Expanding on what Alex has already point out, you can do something like this:

;; PitchClass is one of
(define C 0)
(define C# 1)
(define D 2)
(define D# 3)
(define E 4)
(define F 5)
(define F# 6)
(define G 7)
(define G# 8)
(define A 9)
(define A# 10)
(define B 11)

;; Interval is Natural
;; number of semitones between two notes
;; assume: ascending intervals
(define FIFTH 7)  ;number of semitones
(define FOURTH 5) ;ditto

;; Direction is "up" or "down"
;; the direction of rotation around a circle of fifths
;; "up" means clockwise (ascending fifths), "down" counterclockwise
;; (descending fifths)

;; PitchClass PitchClass -> Nat
;; produce number of semitones between pc1 and pc2
;; where pc1 is lower than pc2
(define (interval pc1 pc2)
  (modulo (- pc2 pc1) 12))

;; PitchClass Interval -> PitchClass
;; produce the pitch class at the given ascending interval from pc
(define (next pc interval)
  (modulo (+ pc interval) 12))

;; Some 'next' concrete functions, for convenience
(define perfect-fifth (curryr next FIFTH))
(define perfect-fourth (curryr next FOURTH))

;; PitchClass PitchClass Direction -> PitchClass (listof PitchClass) Nat
;; ...
(define (fifths-from-to from to by)
  (define-values (next count)
    (if (string=? by "up")
        (values perfect-fifth add1)
        (values perfect-fourth sub1)))
  (for/fold ([init from]
             [circle-up-to null]
             [fifths# 0])
            ([i (in-naturals)]
             #:break (equal? init to))
    (values (next init)
            (append circle-up-to (list init))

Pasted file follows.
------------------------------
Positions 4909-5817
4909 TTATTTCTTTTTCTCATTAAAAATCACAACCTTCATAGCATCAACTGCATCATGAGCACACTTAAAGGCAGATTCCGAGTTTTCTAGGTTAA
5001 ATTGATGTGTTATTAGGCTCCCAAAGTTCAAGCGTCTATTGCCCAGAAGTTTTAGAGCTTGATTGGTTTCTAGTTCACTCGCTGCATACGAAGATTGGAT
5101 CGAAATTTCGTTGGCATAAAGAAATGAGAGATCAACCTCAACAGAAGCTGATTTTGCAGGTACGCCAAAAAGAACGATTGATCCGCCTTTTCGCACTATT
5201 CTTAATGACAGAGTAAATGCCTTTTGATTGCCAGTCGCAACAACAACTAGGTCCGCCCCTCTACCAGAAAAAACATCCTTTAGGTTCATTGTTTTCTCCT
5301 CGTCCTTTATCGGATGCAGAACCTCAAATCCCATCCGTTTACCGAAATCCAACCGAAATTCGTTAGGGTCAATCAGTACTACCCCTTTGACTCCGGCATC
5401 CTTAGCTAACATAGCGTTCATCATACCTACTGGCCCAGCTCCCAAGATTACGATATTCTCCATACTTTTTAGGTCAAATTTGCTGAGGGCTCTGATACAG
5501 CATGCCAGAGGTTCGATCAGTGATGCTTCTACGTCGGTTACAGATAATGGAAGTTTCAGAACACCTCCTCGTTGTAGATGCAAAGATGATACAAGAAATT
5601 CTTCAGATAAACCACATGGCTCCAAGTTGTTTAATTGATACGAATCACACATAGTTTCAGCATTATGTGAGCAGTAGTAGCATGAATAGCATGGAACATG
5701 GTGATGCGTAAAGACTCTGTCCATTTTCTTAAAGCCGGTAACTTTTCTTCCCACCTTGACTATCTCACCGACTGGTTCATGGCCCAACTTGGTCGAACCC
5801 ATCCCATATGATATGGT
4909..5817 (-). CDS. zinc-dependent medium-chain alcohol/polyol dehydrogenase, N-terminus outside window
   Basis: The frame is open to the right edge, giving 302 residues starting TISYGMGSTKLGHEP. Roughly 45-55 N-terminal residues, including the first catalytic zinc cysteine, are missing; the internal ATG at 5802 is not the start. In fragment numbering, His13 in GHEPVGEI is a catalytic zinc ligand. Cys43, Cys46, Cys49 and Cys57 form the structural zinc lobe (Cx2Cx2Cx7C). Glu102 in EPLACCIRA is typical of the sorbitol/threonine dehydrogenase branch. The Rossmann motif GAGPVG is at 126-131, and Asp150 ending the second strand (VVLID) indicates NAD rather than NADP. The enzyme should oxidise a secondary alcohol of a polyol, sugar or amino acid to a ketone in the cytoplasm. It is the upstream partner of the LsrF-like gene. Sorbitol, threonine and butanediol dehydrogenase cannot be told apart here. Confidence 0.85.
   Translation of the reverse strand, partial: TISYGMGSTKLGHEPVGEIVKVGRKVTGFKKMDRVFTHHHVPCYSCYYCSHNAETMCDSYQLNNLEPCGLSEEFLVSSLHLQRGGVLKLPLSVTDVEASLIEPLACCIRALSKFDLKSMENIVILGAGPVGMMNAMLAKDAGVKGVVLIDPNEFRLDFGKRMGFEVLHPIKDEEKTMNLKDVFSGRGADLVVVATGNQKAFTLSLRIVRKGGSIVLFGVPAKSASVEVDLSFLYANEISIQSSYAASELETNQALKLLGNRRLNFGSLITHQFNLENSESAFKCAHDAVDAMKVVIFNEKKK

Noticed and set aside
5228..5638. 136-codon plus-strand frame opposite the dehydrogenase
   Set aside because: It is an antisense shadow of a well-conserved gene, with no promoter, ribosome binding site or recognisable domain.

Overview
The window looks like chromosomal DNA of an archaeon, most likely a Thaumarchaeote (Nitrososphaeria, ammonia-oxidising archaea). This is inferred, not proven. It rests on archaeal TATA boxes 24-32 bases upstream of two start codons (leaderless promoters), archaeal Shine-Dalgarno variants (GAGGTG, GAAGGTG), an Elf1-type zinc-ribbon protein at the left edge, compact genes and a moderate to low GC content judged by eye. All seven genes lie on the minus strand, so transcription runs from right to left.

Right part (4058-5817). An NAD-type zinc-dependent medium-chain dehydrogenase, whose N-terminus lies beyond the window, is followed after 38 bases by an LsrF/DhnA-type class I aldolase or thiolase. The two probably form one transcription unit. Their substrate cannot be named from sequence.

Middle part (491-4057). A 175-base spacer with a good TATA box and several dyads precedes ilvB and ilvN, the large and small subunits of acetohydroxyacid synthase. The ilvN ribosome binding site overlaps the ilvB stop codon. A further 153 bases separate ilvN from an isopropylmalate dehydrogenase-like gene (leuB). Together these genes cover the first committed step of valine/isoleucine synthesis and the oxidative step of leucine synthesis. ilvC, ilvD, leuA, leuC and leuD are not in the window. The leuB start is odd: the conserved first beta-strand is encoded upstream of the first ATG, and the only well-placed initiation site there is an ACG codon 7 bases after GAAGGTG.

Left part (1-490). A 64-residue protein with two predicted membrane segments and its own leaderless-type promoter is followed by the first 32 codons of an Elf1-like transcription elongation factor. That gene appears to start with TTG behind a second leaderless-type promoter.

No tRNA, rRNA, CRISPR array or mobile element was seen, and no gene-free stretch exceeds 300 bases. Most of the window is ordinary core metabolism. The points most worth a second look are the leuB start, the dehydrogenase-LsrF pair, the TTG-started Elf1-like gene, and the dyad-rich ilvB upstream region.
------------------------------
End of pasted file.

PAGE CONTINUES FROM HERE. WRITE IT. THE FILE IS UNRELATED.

(count fifths#))))

The last function produces as last value the distance in ascending/descending 
fifths as you has hardcoded in the table. There might be better for forms to 
implement the same or you can use another style. Or you can produce something 
simpler like the positive count of fifths/forths, and convert it with another 
function to obtain the representation (positive/negative numbers) you want. As 
a bonus the function produces the actual ascending/descending fifths between 
the initial one (from) up to the final one (to) fifth, not included, it is the 
second value of the result. Anyway, you could pass the result to another 
function to do whatever you like with those values.

The rationale is just that each pitch-class is represented, as usual in music, 
by the way, by an integer from 0 to 11. This makes easier to work on 
intervallics by simple arithmetic. Based on it producing sequences of 
pitch-classes at the same intervallic like the circle of fifths is just a 
matter of generating it recursively. In addition, as a fourth is just the 
inversion of a fifth, you can traverse/generate the circle of descending fifths 
using fourths. 

You received this message because you are subscribed to the Google Groups 
"Racket Users" group.
To unsubscribe from this group and stop receiving emails from it, send an email 
to racket-users+unsubscr...@googlegroups.com.
For more options, visit https://groups.google.com/d/optout.

Reply via email to